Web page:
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Medical device industry: This CEO will spend his 2014 helping your FDA odds

The Medical Device Innovation Consortium is a public-private partnership that gets the FDA and industry at the same table to get patients life-saving medtech faster. (Read more about how MDIC came to life here.) But what sounds like a great idea is easier said than done, as one of MedCity’s commenters pointed out. So I […]

The Medical Device Innovation Consortium is a public-private partnership that gets the FDA and industry at the same table to get patients life-saving medtech faster. (Read more about how MDIC came to life here.) But what sounds like a great idea is easier said than done, as one of MedCity’s commenters pointed out. So I talked to MDIC President and CEO Bill Murray (no, sadly, not the Bill Murray) about what to expect from this relatively new enterprise in 2014.

In terms of milestones, MDIC hired Murray in August 2013. Murray earned his stripes in the medical device industry in nearly two decades of work at Medtronic (MDT). Most recently, he was CEO of Envoy Medical, a healthcare startup with a hearing implant. (You might remember them from this video that went viral a couple years ago.) He was also President and CEO for ReShape Medical, an obesity treatment startup with a dual-balloon device. He’s served on the boards for several companies, and is currently a member of the board at MTS Systems.

Through this experience, he’s learned about how clinical need can sometimes be frustrated by regulatory hurdles and industry misunderstanding.

“One of the reasons I joined MDIC is because new tech development review and approval has become more and more complex and challenging for medical devices, and there’s a need to take a different approach. I see MDIC as being a vehicle for changing the way devices are developed, assessed and reviewed,” Murray said.

MDIC operates in the pre-competitive space, meaning it isn’t focused on pushing through individual technologies or approvals. Rather, the organization works to standardize processes that can make the whole machine function with less hiccups. Both industry and government want the process to be smoother. MDIC is the mediator, who brings experts from both to the table.

Take, for example, one of the consortium’s current initiatives: computational modeling.

If you think about computational modeling and simulation, the industry representative oftentimes will use computational models in his or her submissions to the FDA but there isn’t a consistent approach or consistent methodology that’s used from representative to representative, Murray said. This means the FDA must spend more time deciding whether the simulations are accurate and methodology appropriate, while the industry rep may be confounded if the FDA says it’s not enough.

MDIC is at work to identify standards and approaches to create “regular grade tools that would be efficient,” Murray said. By adding consistency, efficiency is bolstered.

Because of the complexity of this initiative, Murray said it will likely take more time.

But in 2014, MDIC should have measurable results in the way of its patient preferences project, Murray said. This will involve coming up with a patient benefit-risk assessment model based on a 2012 FDA guidance. MDIC is researching all the information about how patient preferences weigh into (or should weigh into) benefit-risk decisions, then will develop a framework that could be used for assessment throughout the PMA process. The final step is educating its members on how to use such a tool.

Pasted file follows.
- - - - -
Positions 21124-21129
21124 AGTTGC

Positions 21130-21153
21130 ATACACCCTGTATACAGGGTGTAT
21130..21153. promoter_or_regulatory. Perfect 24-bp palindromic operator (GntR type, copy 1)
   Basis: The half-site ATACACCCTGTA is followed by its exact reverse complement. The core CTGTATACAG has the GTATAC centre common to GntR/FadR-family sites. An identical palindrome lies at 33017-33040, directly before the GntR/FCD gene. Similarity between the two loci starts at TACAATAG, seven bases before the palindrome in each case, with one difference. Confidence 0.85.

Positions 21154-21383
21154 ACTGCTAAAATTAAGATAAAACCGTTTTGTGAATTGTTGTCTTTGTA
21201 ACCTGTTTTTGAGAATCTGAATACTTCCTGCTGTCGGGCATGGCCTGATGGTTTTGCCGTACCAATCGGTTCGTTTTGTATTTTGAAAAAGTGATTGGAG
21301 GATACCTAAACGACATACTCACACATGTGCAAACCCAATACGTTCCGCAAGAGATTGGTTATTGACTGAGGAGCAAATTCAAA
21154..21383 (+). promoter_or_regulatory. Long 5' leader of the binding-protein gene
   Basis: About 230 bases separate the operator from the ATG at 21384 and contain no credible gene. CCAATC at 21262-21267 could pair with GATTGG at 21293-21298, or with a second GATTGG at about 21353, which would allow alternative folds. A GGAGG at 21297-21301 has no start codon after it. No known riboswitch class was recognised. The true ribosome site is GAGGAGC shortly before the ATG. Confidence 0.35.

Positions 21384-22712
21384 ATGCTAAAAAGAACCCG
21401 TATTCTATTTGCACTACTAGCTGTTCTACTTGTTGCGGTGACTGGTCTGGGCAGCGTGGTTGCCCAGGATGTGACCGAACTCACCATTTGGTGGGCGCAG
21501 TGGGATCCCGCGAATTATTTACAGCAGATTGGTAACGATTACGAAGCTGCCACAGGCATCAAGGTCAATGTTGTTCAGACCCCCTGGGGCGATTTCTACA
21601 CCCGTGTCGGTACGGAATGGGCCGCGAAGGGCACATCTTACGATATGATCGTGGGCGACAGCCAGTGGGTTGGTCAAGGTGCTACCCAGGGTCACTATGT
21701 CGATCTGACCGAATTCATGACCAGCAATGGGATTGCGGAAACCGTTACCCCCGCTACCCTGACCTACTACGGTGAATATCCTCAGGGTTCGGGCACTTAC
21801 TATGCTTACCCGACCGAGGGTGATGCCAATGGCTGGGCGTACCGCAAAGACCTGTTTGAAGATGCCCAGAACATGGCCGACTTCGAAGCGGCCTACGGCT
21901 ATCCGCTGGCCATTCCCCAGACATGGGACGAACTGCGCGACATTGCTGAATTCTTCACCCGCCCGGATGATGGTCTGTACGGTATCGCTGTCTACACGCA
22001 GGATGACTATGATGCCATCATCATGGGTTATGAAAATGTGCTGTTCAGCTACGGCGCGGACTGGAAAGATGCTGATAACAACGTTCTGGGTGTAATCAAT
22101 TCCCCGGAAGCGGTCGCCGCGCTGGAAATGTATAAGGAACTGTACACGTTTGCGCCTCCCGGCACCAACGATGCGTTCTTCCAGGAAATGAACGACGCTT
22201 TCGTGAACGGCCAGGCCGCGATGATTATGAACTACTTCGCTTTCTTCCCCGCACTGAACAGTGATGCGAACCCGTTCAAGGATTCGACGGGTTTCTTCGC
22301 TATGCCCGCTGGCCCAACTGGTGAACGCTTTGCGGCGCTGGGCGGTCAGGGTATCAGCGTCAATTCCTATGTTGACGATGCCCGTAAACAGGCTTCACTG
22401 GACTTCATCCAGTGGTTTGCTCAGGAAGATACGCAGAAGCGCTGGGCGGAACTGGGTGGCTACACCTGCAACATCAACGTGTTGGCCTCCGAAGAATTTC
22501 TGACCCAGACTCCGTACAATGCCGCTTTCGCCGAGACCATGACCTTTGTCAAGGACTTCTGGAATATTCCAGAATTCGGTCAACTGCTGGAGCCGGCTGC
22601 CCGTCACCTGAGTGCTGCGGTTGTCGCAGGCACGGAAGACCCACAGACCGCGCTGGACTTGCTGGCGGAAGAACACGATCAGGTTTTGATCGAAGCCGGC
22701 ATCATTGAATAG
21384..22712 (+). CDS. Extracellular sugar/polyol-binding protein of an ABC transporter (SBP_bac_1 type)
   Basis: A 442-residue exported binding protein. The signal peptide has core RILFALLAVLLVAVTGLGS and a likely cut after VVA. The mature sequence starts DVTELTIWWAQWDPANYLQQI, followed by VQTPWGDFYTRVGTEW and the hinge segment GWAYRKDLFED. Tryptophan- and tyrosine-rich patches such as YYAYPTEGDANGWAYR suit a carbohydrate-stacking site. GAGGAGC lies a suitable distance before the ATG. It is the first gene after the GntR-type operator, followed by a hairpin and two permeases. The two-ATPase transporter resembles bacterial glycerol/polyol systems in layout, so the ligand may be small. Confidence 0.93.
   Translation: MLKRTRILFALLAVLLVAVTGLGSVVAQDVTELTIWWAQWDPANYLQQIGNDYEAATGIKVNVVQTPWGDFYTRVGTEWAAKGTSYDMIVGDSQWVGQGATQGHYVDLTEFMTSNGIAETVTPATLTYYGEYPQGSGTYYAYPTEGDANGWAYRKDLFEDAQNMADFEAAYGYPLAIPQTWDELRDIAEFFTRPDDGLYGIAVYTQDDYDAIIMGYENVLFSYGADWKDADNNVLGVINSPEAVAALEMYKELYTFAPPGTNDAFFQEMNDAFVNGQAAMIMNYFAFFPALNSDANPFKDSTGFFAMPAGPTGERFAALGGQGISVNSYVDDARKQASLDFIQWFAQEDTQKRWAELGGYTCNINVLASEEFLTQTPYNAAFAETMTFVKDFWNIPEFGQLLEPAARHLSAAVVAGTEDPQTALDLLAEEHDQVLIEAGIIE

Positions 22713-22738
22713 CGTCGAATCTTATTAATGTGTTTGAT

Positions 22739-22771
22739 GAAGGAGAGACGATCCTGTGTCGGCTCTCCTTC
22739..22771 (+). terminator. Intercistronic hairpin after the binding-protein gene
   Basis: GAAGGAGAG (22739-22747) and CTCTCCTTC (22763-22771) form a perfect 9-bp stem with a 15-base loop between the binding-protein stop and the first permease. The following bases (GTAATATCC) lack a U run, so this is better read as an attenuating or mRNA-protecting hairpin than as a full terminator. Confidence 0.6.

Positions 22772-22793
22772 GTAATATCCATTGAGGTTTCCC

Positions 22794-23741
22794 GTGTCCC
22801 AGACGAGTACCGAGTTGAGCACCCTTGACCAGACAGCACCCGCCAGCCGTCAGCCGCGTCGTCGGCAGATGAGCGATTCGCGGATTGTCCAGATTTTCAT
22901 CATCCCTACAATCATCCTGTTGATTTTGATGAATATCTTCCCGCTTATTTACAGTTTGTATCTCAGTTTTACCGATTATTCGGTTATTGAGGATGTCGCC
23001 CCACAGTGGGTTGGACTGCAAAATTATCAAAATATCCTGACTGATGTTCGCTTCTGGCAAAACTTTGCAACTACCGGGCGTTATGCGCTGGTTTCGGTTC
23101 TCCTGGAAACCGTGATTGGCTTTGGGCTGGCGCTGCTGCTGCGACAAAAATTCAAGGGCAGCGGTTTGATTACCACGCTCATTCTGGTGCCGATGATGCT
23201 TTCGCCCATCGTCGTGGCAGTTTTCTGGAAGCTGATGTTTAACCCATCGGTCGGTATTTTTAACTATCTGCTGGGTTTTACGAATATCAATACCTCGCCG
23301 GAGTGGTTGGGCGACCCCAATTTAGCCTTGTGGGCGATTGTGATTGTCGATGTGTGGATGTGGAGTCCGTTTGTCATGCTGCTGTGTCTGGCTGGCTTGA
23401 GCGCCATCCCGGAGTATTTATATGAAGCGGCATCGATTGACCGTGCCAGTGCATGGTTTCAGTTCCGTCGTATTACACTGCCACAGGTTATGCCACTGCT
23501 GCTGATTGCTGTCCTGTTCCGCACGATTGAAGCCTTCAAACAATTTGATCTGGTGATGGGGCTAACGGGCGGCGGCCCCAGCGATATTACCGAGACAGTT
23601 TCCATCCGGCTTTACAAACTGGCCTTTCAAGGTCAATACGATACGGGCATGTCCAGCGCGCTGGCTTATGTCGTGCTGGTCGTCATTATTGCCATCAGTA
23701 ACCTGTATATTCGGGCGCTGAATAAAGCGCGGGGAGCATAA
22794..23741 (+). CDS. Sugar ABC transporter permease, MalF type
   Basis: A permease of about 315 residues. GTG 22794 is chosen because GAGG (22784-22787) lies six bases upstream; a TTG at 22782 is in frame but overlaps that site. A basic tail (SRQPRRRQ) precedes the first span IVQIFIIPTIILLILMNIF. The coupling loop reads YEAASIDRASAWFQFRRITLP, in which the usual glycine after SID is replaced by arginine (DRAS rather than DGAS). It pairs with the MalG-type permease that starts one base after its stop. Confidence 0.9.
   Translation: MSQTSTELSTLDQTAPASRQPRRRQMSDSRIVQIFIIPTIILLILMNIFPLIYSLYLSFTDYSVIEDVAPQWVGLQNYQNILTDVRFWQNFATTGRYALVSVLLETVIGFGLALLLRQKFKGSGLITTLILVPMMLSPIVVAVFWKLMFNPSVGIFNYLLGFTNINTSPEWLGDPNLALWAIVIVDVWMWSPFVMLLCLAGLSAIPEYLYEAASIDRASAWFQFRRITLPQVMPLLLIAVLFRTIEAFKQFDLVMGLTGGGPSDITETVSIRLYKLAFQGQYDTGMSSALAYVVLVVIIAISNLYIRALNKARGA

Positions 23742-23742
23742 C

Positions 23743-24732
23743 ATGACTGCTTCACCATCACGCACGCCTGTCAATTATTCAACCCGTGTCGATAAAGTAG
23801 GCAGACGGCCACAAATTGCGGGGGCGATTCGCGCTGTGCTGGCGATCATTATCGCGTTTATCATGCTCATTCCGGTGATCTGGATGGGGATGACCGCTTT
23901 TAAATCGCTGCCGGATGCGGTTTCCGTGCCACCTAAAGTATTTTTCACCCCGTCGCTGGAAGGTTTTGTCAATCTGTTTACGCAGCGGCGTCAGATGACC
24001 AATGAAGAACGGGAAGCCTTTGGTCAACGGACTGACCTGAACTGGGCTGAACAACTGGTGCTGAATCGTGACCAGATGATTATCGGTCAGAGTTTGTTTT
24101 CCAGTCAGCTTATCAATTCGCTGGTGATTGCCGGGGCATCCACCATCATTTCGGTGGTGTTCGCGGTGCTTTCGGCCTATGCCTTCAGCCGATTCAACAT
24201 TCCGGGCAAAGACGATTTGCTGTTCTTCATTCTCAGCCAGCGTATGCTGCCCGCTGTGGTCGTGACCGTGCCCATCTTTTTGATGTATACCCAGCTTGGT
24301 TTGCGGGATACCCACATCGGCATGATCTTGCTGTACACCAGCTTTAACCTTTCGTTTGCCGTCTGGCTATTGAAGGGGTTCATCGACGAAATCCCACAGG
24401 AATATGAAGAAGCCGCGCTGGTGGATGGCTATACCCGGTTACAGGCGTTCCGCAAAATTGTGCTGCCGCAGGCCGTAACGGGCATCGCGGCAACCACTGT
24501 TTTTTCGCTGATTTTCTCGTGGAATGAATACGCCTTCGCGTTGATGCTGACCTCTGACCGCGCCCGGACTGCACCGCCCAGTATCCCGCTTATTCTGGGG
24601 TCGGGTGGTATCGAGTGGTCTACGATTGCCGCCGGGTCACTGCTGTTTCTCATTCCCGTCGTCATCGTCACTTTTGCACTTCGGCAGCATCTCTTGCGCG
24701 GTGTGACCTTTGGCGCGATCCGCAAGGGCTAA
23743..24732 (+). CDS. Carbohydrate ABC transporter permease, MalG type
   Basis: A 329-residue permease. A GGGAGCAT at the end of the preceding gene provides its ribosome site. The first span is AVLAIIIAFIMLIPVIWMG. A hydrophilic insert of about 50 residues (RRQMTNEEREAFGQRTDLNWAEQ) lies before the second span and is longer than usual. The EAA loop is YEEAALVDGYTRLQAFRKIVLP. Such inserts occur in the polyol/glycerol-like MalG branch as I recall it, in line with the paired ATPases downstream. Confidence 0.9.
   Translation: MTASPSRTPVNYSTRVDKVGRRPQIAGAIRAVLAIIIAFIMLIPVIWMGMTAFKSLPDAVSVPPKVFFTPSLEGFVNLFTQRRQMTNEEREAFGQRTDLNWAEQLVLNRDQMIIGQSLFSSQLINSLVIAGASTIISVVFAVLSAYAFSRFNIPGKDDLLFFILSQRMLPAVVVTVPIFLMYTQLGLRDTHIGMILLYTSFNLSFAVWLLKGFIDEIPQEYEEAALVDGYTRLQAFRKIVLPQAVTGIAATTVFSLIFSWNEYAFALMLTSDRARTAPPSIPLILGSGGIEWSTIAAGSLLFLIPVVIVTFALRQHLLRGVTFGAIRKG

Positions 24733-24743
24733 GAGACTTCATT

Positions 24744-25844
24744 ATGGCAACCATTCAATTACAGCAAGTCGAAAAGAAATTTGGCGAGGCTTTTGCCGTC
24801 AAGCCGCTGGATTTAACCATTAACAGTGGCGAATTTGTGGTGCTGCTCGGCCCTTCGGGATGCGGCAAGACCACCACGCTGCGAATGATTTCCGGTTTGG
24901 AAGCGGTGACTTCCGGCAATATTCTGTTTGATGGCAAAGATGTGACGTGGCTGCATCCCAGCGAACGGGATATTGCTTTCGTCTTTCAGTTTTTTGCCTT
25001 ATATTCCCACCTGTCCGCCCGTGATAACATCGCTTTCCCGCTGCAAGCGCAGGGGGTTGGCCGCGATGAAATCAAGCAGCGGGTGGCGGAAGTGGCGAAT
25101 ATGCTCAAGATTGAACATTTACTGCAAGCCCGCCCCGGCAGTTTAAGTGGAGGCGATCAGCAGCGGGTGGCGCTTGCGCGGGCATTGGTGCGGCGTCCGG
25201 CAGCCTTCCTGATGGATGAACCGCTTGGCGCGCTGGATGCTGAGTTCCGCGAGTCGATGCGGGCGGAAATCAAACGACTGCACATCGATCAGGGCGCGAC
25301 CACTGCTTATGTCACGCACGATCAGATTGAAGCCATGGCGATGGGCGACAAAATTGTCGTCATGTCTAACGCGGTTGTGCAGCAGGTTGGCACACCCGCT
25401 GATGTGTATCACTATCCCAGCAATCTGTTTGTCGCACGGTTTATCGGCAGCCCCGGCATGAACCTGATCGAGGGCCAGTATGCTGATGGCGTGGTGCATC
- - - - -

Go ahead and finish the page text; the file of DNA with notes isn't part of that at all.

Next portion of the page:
MDIC is already getting a head start in 2014 on its third major initiative, streamlining the clinical trial process so the U.S. can stand a chance to have first-in-humans here. Murray said the consortium has meetings this month concerning its clinical-trial innovation initiative with CMOs from participant organizations.

Patient preference benefit-risk models and clinical-trial reform seem to be pet projects of Murray, who sees patient-centeredness as the bottom line (which is often said in medical devices but less often acted upon). He gets the changing medtech landscape: Patients are the reason for innovation. They’re also increasingly becoming customers who, as consumers, should be pleased with their purchases.

“I think that I am motivated to make a difference and have an impact on our industry to the benefit of patients. The reason I got involved in medical devices is because I found it very motivating and found it was my passion. I love technology and the application of technology to benefit patients. I think MDIC has the unique opportunity to reinvigorate the ability to deliver medical device technology to patients in the U.S.”

Murray said they started the groundwork for their three major projects in 2013, setting up the teams and beginning research.

Where does the money come from for all this?

The business model is member-based. Those member organizations provide “modest” undisclosed dues, of course, but also manpower and brain power. Member organizations promise to offer staff support for the consortium when needed and based on expertise.

The third option, which MDIC has yet to take advantage of, is grant funding for specific projects.

These are monumental projects with lots of tedious steps and fancy social footwork needed. It could be that in Murray, the Life Science Alley offshoot has found the rare combo to pull off such a balancing act: a person who’s an engineer at heart but has serious networking chops.

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